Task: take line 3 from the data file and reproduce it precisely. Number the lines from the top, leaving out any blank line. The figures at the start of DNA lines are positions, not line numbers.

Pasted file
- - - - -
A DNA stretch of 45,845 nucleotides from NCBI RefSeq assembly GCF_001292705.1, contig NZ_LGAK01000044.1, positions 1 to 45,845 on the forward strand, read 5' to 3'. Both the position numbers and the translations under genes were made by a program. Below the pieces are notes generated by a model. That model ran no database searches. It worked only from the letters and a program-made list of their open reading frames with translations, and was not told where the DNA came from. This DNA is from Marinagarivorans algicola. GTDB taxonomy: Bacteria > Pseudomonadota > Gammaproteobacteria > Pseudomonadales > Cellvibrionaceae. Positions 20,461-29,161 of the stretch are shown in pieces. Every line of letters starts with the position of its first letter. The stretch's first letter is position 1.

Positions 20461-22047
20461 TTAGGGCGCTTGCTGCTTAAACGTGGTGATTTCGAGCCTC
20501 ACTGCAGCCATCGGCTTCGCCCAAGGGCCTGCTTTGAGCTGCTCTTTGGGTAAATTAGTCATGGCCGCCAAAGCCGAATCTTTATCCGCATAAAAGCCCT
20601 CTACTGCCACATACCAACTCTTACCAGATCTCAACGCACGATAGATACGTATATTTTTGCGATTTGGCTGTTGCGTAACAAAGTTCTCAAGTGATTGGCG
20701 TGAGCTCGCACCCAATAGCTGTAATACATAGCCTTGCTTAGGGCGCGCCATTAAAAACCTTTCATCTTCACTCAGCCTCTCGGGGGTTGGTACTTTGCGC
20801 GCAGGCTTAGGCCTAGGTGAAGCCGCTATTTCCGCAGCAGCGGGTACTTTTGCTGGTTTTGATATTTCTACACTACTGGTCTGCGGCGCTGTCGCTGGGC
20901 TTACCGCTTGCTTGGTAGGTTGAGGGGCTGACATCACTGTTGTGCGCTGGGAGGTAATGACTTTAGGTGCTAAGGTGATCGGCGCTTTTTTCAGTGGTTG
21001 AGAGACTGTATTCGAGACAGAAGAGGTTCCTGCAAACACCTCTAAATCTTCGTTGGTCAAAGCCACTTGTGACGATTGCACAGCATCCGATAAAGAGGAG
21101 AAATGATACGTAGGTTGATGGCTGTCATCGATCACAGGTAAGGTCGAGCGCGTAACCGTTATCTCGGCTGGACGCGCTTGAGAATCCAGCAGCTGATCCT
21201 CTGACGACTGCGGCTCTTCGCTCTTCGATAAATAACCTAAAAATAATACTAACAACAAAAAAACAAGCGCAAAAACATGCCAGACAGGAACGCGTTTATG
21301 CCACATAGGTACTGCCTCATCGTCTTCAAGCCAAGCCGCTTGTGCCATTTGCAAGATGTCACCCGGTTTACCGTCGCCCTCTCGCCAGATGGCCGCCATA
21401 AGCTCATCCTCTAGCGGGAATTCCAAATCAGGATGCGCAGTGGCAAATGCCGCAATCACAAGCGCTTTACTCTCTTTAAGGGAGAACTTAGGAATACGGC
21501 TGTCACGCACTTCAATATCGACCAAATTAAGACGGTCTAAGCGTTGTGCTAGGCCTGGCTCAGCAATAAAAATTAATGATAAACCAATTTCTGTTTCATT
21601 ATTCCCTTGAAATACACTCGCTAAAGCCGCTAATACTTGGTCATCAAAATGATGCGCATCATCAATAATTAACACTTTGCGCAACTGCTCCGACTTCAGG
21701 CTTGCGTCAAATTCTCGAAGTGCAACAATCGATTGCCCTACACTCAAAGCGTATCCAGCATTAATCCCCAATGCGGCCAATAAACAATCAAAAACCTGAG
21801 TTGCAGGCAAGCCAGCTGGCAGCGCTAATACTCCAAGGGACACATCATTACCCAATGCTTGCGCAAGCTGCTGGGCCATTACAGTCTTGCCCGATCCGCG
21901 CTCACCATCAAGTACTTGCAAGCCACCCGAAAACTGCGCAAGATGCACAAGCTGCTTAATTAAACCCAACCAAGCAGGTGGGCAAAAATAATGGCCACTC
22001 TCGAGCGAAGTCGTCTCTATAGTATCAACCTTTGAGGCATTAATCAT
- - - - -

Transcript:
20461 TTAGGGCGCTTGCTGCTTAAACGTGGTGATTTCGAGCCTC